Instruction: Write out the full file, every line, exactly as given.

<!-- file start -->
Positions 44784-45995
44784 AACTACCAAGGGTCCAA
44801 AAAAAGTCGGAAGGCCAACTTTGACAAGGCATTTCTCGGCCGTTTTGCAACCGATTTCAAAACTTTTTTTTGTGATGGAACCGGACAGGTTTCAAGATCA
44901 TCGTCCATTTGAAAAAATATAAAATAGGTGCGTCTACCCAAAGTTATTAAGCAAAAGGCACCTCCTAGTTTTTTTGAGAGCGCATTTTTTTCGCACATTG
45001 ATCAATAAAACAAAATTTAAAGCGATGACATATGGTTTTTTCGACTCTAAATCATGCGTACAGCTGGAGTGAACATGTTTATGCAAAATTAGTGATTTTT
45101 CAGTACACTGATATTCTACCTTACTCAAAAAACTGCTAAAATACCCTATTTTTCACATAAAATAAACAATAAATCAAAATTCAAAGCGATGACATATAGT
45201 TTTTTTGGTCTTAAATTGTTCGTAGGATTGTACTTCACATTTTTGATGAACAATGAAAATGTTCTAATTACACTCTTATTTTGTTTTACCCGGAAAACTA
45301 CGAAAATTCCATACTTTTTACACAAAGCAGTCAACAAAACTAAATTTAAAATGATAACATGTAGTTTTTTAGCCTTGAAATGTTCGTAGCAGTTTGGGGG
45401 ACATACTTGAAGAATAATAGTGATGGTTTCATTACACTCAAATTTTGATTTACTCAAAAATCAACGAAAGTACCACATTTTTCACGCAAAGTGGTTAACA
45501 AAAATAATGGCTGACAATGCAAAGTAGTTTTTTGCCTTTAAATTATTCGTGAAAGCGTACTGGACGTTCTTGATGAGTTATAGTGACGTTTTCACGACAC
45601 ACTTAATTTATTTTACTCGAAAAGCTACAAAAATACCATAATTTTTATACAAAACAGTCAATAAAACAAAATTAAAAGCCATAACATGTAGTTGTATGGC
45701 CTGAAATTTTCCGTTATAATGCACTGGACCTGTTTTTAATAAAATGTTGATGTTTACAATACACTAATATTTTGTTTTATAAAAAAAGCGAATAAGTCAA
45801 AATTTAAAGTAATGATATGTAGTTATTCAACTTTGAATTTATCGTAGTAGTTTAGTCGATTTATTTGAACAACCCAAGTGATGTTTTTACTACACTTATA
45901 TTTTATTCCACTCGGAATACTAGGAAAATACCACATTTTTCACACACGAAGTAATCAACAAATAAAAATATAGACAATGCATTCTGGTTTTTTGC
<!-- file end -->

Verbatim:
Positions 44784-45995
44784 AACTACCAAGGGTCCAA
44801 AAAAAGTCGGAAGGCCAACTTTGACAAGGCATTTCTCGGCCGTTTTGCAACCGATTTCAAAACTTTTTTTTGTGATGGAACCGGACAGGTTTCAAGATCA
44901 TCGTCCATTTGAAAAAATATAAAATAGGTGCGTCTACCCAAAGTTATTAAGCAAAAGGCACCTCCTAGTTTTTTTGAGAGCGCATTTTTTTCGCACATTG
45001 ATCAATAAAACAAAATTTAAAGCGATGACATATGGTTTTTTCGACTCTAAATCATGCGTACAGCTGGAGTGAACATGTTTATGCAAAATTAGTGATTTTT
45101 CAGTACACTGATATTCTACCTTACTCAAAAAACTGCTAAAATACCCTATTTTTCACATAAAATAAACAATAAATCAAAATTCAAAGCGATGACATATAGT
45201 TTTTTTGGTCTTAAATTGTTCGTAGGATTGTACTTCACATTTTTGATGAACAATGAAAATGTTCTAATTACACTCTTATTTTGTTTTACCCGGAAAACTA
45301 CGAAAATTCCATACTTTTTACACAAAGCAGTCAACAAAACTAAATTTAAAATGATAACATGTAGTTTTTTAGCCTTGAAATGTTCGTAGCAGTTTGGGGG
45401 ACATACTTGAAGAATAATAGTGATGGTTTCATTACACTCAAATTTTGATTTACTCAAAAATCAACGAAAGTACCACATTTTTCACGCAAAGTGGTTAACA
45501 AAAATAATGGCTGACAATGCAAAGTAGTTTTTTGCCTTTAAATTATTCGTGAAAGCGTACTGGACGTTCTTGATGAGTTATAGTGACGTTTTCACGACAC
45601 ACTTAATTTATTTTACTCGAAAAGCTACAAAAATACCATAATTTTTATACAAAACAGTCAATAAAACAAAATTAAAAGCCATAACATGTAGTTGTATGGC
45701 CTGAAATTTTCCGTTATAATGCACTGGACCTGTTTTTAATAAAATGTTGATGTTTACAATACACTAATATTTTGTTTTATAAAAAAAGCGAATAAGTCAA
45801 AATTTAAAGTAATGATATGTAGTTATTCAACTTTGAATTTATCGTAGTAGTTTAGTCGATTTATTTGAACAACCCAAGTGATGTTTTTACTACACTTATA
45901 TTTTATTCCACTCGGAATACTAGGAAAATACCACATTTTTCACACACGAAGTAATCAACAAATAAAAATATAGACAATGCATTCTGGTTTTTTGC